An examination of the definition of differentiability shows that for the deri-

vative f ?(x ) of a function f (x ) to exist at a point x/x0, it is necessary that f(x0) is defined and such that

f (x)f (x0):

This establishes the important result that differentiability at a point implies

continuity at that point. The converse is untrue because continuity at x/x0 does not imply differ-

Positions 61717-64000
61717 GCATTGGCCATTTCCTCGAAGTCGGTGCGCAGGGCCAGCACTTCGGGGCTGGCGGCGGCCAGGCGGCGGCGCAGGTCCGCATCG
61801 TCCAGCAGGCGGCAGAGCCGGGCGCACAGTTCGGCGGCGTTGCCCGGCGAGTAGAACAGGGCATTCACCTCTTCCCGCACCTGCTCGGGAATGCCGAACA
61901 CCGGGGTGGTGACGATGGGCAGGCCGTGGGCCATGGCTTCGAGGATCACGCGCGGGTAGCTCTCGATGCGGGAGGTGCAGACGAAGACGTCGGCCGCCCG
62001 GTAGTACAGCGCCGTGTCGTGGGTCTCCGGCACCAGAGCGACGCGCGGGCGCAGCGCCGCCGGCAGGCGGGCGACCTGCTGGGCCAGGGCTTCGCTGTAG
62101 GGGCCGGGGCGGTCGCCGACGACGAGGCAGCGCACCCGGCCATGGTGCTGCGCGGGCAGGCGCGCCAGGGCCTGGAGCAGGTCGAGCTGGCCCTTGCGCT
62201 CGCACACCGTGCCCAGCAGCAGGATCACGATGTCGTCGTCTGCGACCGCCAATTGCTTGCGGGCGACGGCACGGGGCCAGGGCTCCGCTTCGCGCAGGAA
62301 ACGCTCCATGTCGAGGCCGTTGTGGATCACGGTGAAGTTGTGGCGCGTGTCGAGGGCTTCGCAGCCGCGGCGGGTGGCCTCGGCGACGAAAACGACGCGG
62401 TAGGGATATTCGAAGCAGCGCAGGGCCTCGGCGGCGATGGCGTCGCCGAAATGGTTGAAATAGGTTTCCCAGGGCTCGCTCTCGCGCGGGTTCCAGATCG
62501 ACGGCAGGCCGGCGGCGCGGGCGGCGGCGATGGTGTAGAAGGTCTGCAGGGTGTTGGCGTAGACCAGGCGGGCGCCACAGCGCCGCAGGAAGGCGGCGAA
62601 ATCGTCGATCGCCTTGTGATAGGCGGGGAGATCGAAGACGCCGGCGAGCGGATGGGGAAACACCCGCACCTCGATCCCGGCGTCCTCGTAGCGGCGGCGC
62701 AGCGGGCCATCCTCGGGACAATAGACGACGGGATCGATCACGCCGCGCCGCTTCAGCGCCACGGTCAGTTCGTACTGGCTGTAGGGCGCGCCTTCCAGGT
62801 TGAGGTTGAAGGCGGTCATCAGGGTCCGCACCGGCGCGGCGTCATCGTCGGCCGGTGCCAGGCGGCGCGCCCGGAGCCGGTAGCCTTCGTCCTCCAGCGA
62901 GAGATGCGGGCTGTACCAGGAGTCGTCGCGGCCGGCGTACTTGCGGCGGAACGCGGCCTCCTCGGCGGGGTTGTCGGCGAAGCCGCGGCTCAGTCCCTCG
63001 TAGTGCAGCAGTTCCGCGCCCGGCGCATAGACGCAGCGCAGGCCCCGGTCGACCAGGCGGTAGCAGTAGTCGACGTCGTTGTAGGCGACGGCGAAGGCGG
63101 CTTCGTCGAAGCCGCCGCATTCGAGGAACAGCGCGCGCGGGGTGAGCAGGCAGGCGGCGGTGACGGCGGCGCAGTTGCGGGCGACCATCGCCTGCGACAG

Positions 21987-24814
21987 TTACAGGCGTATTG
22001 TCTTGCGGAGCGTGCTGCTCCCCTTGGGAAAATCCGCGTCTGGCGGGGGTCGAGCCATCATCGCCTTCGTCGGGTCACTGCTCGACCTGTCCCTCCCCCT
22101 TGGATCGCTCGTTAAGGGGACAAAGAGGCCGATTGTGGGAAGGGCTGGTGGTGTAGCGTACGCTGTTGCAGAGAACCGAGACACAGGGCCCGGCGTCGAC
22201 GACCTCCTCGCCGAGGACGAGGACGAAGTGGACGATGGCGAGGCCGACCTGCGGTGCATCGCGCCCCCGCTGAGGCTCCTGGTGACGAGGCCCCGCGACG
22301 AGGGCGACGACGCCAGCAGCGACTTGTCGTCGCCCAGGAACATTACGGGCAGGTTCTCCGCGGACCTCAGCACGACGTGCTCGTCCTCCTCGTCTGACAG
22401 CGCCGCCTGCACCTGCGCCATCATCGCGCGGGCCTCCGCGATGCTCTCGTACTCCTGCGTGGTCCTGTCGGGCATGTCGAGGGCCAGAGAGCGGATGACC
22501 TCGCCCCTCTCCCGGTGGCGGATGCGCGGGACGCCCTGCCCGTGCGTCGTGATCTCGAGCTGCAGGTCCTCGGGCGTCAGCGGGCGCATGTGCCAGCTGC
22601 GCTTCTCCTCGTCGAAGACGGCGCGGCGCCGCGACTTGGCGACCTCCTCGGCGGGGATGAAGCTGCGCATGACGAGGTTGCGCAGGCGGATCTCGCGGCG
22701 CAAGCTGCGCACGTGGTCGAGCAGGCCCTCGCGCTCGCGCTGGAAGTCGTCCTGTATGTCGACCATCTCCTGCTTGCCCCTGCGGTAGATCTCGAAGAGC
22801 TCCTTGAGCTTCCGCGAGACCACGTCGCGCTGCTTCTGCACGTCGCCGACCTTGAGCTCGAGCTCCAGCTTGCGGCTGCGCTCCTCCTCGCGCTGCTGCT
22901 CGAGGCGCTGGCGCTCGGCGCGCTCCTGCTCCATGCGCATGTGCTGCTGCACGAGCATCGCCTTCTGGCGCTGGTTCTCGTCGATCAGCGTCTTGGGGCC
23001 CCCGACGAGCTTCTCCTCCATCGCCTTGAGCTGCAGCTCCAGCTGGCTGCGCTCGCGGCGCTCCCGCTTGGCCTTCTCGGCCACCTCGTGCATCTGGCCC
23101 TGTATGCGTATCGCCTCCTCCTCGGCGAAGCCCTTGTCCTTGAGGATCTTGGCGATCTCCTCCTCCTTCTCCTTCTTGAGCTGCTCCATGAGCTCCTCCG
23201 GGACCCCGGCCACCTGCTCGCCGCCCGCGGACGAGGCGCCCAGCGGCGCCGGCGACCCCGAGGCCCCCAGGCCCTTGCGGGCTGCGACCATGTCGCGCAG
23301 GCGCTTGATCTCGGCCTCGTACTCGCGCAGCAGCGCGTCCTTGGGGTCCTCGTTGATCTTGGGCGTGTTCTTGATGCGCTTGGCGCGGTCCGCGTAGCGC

entiability at that point. A function which is continuous at a point may, or

may not, be differentiable there. This is easily seen by considering the function

f (x) ½x½, for BxB:

This function, which is shown in Fig. 66, is continuous for all x and differ-

entiable for xB/0 with f ?(x )//1, and for x/0 with f ?(x )/1, but f ?(x ) is not defined at the origin, despite the fact that f(x) is continuous there.